A new report by ETC argues in its new report that the world can and must achieve net-zero greenhouse gas emissions by mid-century.
A new report by the Energy Transitions Commission (ETC) argues in its new report that the world can and must achieve net-zero greenhouse gas emissions by mid-century and that “zero must mean zero” with no permanent reliance on negative emissions to balance continued energy and industrial emissions. It also lays out the steps needed in the next decade to achieve that objective.
In the report ‘Making Mission Possible – Delivering A Net-Zero Economy’, the ETC shows that clean electrification must be the primary route to decarbonisation: it highlights that dramatic falls in the cost of renewable energy make this easily affordable and argues that all growth in electricity supply should now come from zero-carbon sources with no need to build any new coal-fired power capacity to support economic growth and rising living standards.
The report demonstrates that it is technically and economically possible to have a carbon-free economy by around mid-century at a total cost of less than 0.5% of global GDP by taking three overarching steps:
Using less energy while improving living standards in developing economies, by achieving dramatic improvements in energy efficiency and shifting to a circular economy;
Scaling up clean energy provision by building massive generation capacities of cheap clean power, at a pace five to six times higher than today, as well as expanding other zero-carbon energy sources such as hydrogen;
Using clean energy across all sectors of the economy by electrifying many applications in buildings, transport and industry, and deploying new technologies and processes using hydrogen, sustainable biomass or carbon capture in sectors that cannot be electrified, like heavy industry or long-distance shipping and aviation.
The signatories to the ETC argue that the COVID-19 pandemic has demonstrated the unpreparedness of the global economy to systemic risks and that the massive public spending now being dedicated to stimulating economic recovery constitutes a unique opportunity to invest in a more resilient economy.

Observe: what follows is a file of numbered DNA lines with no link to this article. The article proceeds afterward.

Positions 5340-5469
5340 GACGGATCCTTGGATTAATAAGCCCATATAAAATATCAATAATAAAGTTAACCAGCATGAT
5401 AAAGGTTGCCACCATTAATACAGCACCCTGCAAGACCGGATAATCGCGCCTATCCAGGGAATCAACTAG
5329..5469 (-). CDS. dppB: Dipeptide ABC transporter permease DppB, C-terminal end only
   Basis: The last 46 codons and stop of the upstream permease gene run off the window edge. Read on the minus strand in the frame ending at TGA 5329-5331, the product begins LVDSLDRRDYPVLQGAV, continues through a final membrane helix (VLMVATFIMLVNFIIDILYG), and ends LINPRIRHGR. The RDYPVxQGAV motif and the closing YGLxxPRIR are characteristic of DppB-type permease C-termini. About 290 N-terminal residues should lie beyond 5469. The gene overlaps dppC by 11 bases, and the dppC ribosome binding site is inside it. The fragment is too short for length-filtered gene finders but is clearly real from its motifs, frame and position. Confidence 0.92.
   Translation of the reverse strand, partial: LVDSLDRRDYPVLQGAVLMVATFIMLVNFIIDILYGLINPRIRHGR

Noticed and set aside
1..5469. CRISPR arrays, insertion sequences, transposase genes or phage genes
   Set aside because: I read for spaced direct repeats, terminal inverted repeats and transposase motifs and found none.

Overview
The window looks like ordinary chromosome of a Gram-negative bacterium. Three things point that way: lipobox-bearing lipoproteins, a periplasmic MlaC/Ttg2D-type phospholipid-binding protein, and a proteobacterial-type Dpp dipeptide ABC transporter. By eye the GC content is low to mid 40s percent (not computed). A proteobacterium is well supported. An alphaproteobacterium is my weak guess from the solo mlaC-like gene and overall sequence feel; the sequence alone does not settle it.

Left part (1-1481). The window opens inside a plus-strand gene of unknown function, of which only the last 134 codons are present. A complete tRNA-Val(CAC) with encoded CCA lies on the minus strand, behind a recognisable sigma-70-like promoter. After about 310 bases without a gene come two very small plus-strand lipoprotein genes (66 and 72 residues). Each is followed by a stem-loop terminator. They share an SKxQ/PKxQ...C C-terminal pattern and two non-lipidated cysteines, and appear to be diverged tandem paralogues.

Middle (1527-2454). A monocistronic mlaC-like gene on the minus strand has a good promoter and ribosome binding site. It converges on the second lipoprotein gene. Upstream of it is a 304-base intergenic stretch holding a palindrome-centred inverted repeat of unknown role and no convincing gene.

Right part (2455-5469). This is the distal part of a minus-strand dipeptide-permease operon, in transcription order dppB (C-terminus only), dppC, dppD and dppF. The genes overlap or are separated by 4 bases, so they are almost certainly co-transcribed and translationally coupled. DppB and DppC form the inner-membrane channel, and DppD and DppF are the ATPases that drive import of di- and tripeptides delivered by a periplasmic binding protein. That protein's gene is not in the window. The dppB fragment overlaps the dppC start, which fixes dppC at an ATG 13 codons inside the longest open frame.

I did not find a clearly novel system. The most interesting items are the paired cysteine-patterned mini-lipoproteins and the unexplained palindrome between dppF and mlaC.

The ETC estimates that additional investments required to achieve those goals will be in the order of USD 1 trillion to USD 2 trillion per year, equivalent to 1 percent to 1.5 percent of global GDP. This represents only a small increase of global investments which currently amount to about a quarter of global GDP and would contribute to global economic growth.
“There is no doubt that it is technically and economically possible to reach the zero-carbon economy which we need by 2050; and zero must mean zero, not a plan which relies on the permanent and large-scale use of “offsets” to balance continued GHG emissions. But action in the next decade is crucial – otherwise it will be too late.”, ETC Co-Chair Adair Turner said.
To ensure we are on the right trajectory to achieve mid-century objectives the report outlines the three critical priorities for the 2020s. Net-Zero Emissions
First, to accelerate the deployment of proven zero-carbon solutions to enable the clean electrification of the economy. Secondly, to create the right policy and investment environment through policies, regulations and working with financial institutions to channel investment not only to green activities but also to energy-intensive industries making their transition. Finally, to bring the next wave of zero-carbon technologies for harder-to-abate sectors to market – so they can be deployed in the 2030s and 2040s.
ETC Co-Chair and Director General, The Energy and Resources Institute (TERI) Dr. Ajay Mathur added, “In India as in many countries, climate change is already impacting people and disrupting the economy. Governments from developed and developing countries will find in this blueprint practical recommendations on how to enhance their national strategies and ramp-up their commitments as part of the Paris agreement.”